News By/Courtesy: Abhipsha Datta | 14 Apr 2021 15:11pm IST

HIGHLIGHTS

  • Greenpeace has exposed the widespread use of illegal driftnets in the northwest Indian Ocean.
  • Drift netting is a prohibited fishing technique and is being used indiscriminately in the northwest part of the Indian Ocean.
  • Since these nets are often made of non-biodegradable materials, they can remain in oceans as ‘ghost nets’ continuing to trap marine life.

Greenpeace has exposed the widespread use of illegal driftnets in the northwest Indian Ocean. The Non-governmental environmental organization says that the use of driftnets is annihilating marine life in the world’s most ecologically vulnerable fishing grounds. Drift netting is a prohibited fishing technique and is being used indiscriminately in the northwest part of the Indian Ocean. It is known as one of the simplest and oldest techniques of fishing. Driftnets are hung vertically in water bodies to trap fish in the mesh. Commercial fisheries prefer to use this technique as they can trap large quantities of fish, at a comparatively minimal cost of installation. Drift nets pose a threat to marine life as they tend to get lost at sea due to storm currents or other accidents. Since these nets are often made of non-biodegradable materials, they can remain in oceans as ‘ghost nets’ continuing to trap marine life. In the course of two weeks at sea, the environmental organization has observed and filmed seven ships within 20 square miles (50 sq km) using drift nets to catch tuna. It spotted another eight vessels on radar using navigational patterns that also suggested the use of nets. Greenpeace states that if Yellowfin tuna continues to decrease at the current rate then the region's food security, as well as the local economies, will be jeopardized. Driftnets create walls of death for sea creatures due to the quantity of other sea life that they catch in addition to the fish they are set for. United Nations banned the use of driftnets 30 years ago. The environmental organization shared with Reuters, footage of sharks and manta rays that were lying decimated in the nets, set some 500 miles (800 km) east of Somalia. Greenpeace expressed its concern about all fish in the Indian Ocean due to the issues of bycatch. It said that the same area had also seen a significant increase in unregulated squid fishing. Will McCallum, head of oceans for Greenpeace UK, in comments to Reuters, questions the United Nations ban on driftnets when all the fishing vessels are seen using driftnets. McCallum says that there is little to no enforcement in international waters and it is necessary to have a global ocean treaty to fix this enormous governance gap. Nations are due to meet for negotiations over such a pact in August. The goal is to set up safeguards for parts of the ocean similar to reserves established on land. Representatives of 30 nations met last month to discuss ways to save fast-depleting tuna stocks in the Indian Ocean. However, the meeting ended without any new agreement.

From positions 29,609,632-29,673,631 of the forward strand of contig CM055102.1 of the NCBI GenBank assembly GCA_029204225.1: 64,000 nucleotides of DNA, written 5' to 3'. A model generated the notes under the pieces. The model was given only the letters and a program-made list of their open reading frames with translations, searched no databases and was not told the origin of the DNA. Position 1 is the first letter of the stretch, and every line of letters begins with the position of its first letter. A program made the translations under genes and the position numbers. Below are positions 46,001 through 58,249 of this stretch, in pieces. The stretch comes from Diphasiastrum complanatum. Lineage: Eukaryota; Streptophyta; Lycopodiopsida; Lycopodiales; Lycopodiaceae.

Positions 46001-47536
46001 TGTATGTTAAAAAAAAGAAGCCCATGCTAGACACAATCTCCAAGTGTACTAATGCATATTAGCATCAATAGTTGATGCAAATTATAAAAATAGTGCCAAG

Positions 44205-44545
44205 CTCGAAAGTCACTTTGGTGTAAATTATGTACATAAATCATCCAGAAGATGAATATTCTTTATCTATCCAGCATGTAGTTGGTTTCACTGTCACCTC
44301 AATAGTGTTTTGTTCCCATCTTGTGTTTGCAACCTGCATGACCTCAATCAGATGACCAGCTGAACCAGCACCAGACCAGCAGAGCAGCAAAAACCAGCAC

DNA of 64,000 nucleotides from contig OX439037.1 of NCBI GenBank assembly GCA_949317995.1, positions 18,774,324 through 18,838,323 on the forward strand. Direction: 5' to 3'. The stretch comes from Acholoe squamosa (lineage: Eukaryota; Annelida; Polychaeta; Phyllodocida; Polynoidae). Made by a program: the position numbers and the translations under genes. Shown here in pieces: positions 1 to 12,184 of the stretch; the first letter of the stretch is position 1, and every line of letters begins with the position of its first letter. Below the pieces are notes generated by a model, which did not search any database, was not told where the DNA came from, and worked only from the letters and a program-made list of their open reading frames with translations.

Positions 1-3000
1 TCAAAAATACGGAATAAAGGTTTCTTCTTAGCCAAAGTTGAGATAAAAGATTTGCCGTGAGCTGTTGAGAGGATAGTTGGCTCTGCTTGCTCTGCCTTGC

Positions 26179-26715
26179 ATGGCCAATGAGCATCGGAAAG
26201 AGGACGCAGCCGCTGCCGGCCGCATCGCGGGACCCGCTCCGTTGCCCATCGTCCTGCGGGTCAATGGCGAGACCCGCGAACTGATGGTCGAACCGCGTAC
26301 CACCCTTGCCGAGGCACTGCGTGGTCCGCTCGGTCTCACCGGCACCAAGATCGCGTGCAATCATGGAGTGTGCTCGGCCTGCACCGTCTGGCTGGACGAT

This Article Does Not Intend To Hurt The Sentiments Of Any Individual Community, Sect, Or Religion Etcetera. This Article Is Based Purely On The Authors Personal Views And Opinions In The Exercise Of The Fundamental Right Guaranteed Under Article 19(1)(A) And Other Related Laws Being Force In India, For The Time Being. Further, despite all efforts that have been made to ensure the accuracy and correctness of the information published, 5thVoice.News shall not be responsible for any errors caused due to human error or otherwise.

Section Editor: 5thVoice.News | 15 Apr 2021 6:14am IST


Tags : #Greenpeace #Savemarinelife

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